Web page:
JERUSALEM — While American and Egyptian mediators were huddling this week with Israelis and Palestinians over the anti-terrorism provisions of President Bush’s ”road map” to peace, another key point in the plan — dismantling Israeli settlement outposts in the territories — has stalled.
Sharon committed himself at the June 4 Aqaba summit to “begin immediately” the evacuation of some of the “unauthorized” outposts that have been set up on the fringes of established Jewish settlements in the West Bank during the last two years. Dismantling the makeshift encampments is one of Israel’s obligations under the road map, but before Aqaba, Israel had sought to make the action conditional on the Palestinian Authority cracking down on terrorism.
Five days after the summit, the army moved to evacuate 10 outposts, most of them uninhabited. After that, however, the process stalled as settlers appealed to Israel’s Supreme Court. The settlers claim some of the outposts targeted for evacuation have won government authorization. They also challenge the government’s right to dismantle the encampments without an appeals process.
The Supreme Court granted initial stays to evacuation orders, but this week it issued its first ruling, dismissing the settlers’ complaint and authorizing evacuation of the Mitzpeh Yitzhar outpost.
Leaders of the Settlers Council of Judea, Samaria and Gaza, known by the Hebrew acronym Yesha, met with Sharon this week to present their opposition to the evacuation plans. They described the meeting afterward as “difficult, charged and worrying.”
In a joint statement afterward, the settlers’ council and an affiliated rabbinic group, the Council of Yesha Rabbis, called the plans to dismantle outposts a “Jewish, national and moral crime.”
Settler leaders view the dismantling of the outposts as the first step in a process leading to evacuating established settlements and eventually to Israeli withdrawal from parts of the West Bank and the creation of a Palestinian state.
The rabbis’ council called on settlers last week to gather en masse at outposts targeted for evacuation to disrupt the army’s actions. However, the rabbis rejected a call by one of their number, Rabbi Zalman Melamed of Beit El, who urged civil disobedience by settlers and soldiers to block the evacuations. The rabbis called on opponents to act within the law.
Despite the rabbis’ call, military officials say they are concerned about possible confrontations with settlers during evacuations. They are also concerned about a recent upsurge in violence against Palestinians by some of the outpost residents. Rabbis acknowledge they have little control over the settlers’ radical fringe.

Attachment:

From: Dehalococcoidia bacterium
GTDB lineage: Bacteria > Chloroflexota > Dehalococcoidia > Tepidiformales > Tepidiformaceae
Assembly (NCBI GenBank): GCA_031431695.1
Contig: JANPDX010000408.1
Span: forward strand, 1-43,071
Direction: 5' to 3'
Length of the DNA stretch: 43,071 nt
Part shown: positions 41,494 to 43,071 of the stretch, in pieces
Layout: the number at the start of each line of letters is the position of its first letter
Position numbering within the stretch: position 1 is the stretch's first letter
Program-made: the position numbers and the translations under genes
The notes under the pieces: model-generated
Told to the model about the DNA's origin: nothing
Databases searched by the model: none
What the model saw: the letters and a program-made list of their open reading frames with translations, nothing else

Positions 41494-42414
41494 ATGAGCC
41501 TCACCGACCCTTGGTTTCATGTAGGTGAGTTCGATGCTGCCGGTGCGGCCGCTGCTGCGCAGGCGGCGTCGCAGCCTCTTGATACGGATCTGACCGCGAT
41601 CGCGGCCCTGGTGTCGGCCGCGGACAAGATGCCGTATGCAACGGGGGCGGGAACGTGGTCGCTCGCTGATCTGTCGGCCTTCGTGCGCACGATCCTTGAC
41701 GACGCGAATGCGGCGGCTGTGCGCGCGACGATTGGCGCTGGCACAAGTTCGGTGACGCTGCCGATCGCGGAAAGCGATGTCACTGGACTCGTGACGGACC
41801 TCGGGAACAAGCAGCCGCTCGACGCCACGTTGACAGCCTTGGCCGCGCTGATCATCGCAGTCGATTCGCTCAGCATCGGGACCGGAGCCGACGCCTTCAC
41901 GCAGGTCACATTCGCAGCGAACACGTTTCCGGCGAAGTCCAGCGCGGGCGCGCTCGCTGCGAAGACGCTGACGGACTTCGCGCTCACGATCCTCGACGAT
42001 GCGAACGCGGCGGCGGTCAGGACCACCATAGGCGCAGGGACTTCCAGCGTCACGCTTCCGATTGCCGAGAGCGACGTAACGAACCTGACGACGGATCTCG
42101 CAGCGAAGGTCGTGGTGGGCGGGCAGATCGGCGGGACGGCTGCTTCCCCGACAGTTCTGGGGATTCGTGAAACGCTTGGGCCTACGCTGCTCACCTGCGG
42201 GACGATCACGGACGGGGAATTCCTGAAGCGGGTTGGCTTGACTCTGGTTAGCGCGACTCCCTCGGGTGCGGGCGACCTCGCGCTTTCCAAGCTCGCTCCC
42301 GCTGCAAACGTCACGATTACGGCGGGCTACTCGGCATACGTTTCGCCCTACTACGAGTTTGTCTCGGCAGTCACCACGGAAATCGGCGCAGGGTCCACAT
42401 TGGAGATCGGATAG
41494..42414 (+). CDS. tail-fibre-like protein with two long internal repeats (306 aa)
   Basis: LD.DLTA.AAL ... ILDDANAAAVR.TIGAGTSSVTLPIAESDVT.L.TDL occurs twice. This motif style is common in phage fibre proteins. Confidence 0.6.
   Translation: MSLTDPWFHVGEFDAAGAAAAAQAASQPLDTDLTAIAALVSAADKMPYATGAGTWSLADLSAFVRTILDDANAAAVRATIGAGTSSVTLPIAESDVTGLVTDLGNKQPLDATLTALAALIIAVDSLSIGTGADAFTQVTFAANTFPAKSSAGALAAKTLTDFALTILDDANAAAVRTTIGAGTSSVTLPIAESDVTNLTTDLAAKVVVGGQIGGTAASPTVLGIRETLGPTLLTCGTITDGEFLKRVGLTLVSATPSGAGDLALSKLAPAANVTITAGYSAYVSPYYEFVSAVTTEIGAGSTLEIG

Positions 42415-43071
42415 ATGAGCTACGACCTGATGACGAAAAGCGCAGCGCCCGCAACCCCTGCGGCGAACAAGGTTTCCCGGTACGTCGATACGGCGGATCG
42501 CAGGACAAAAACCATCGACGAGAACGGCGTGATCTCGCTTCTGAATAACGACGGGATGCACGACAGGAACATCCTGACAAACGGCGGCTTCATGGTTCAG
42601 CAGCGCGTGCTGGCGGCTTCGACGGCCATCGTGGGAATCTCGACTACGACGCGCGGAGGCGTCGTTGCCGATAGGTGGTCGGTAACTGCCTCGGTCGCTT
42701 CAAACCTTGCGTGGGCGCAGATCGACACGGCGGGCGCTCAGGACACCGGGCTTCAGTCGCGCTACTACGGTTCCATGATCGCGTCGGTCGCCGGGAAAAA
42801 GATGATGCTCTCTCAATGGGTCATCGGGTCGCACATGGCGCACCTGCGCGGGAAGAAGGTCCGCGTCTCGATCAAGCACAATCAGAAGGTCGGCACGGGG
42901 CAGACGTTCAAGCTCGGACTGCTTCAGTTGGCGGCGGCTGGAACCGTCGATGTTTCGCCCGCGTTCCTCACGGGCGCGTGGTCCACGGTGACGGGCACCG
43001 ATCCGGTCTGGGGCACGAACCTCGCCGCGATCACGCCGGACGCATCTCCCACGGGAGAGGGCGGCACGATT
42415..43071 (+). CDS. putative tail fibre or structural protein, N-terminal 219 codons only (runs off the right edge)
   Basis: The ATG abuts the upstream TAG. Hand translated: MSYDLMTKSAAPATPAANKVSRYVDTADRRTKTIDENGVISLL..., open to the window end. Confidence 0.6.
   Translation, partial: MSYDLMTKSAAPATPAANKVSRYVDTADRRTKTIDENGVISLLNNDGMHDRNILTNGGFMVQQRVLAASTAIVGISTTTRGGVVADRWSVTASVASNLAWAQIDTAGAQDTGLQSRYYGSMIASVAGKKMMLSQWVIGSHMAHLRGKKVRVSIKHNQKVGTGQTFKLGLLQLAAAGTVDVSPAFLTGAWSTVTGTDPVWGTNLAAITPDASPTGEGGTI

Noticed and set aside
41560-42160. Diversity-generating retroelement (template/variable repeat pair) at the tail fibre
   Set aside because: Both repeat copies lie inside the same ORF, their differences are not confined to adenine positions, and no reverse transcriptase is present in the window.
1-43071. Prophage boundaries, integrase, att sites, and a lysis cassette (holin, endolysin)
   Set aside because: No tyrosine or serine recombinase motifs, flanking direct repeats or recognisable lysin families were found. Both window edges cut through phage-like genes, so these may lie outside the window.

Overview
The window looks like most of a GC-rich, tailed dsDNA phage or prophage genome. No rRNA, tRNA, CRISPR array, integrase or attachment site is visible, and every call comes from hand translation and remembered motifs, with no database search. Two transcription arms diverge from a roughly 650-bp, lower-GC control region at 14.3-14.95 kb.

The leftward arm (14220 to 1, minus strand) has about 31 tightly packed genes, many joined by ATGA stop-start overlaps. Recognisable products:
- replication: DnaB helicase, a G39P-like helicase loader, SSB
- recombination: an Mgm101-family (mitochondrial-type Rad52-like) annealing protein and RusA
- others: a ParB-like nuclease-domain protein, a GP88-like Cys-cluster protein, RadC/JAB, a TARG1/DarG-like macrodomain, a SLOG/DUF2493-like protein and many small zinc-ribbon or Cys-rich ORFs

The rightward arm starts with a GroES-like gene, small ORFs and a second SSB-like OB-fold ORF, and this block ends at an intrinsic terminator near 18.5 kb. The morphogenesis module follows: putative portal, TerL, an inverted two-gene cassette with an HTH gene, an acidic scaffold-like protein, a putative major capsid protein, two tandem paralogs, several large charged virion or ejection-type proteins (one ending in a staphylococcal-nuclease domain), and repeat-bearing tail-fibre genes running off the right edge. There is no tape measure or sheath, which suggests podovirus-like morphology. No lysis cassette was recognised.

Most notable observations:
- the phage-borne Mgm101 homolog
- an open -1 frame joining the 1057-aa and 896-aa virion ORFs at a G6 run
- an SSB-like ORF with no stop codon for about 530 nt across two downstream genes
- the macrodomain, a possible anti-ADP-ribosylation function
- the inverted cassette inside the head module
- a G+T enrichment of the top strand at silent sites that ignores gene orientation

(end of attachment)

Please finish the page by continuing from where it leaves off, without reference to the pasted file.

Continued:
Last weekend, dozens of the “hilltop youth,” as the radical settler fringe is known, gathered at the Mitzpeh Yitzhar outpost to fight off an expected evacuation effort. The evacuation was postponed because of a terrorist attack. When the army failed to appear, the settlers rampaged through the nearby Palestinian village of Inbus, burning property and stealing cows. The army later returned the stolen cattle.
Peace Now, the left-wing organization that monitors settlement activity, estimates that 117 outposts have been established without government authorization since 1996 outside the boundaries of established settlements in the West Bank. Of those, 62 have been established since Sharon took office in March 2001. According to the Aqaba agreement, all outposts established after that date are to be dismantled.
Israel’s Defense Ministry says there are about 100 outposts, a figure also used by American officials.
Most of the outposts consist of no more than a few trailers on a hilltop. Some are unpopulated, and most have fewer than a dozen settlers. Altogether about 700 Israelis live in the outposts, according to estimates.
The overall settler population includes roughly 226,000 Israelis living in some 150 established locations in the territories.
Most of the international community views all settlements built in the territories as illegal, violating the Fourth Geneva Convention on rules of war. The Israeli government does not consider them illegal, since it does not view the convention as applicable to the West Bank and Gaza.
The disputed outposts have grown up in spurts since 1996, mostly as protests by settlers against new peace agreements. Some have been set up as memorials on spots where settlers were killed in terrorist incidents.
Their status under Israeli law is unclear. While none began with government sanction, some have received authorization after the fact. In addition, some are considered by settlers to be part of existing settlements, because they are located within theoretical municipal boundaries created for the settlements under a regional master plan drafted during the 1990s.
In response to the Aqaba summit, the army prepared a list of 15 settlement outposts to be evacuated, including five populated ones.
Of the outposts on the army’s original list, all the unpopulated ones have already been dismantled, and military officials say the populated ones are to be evacuated in the coming days. The army is now said to have prepared a list of 19 additional outposts slated for a second round of evacuations.
Ha’aretz contributed to this report .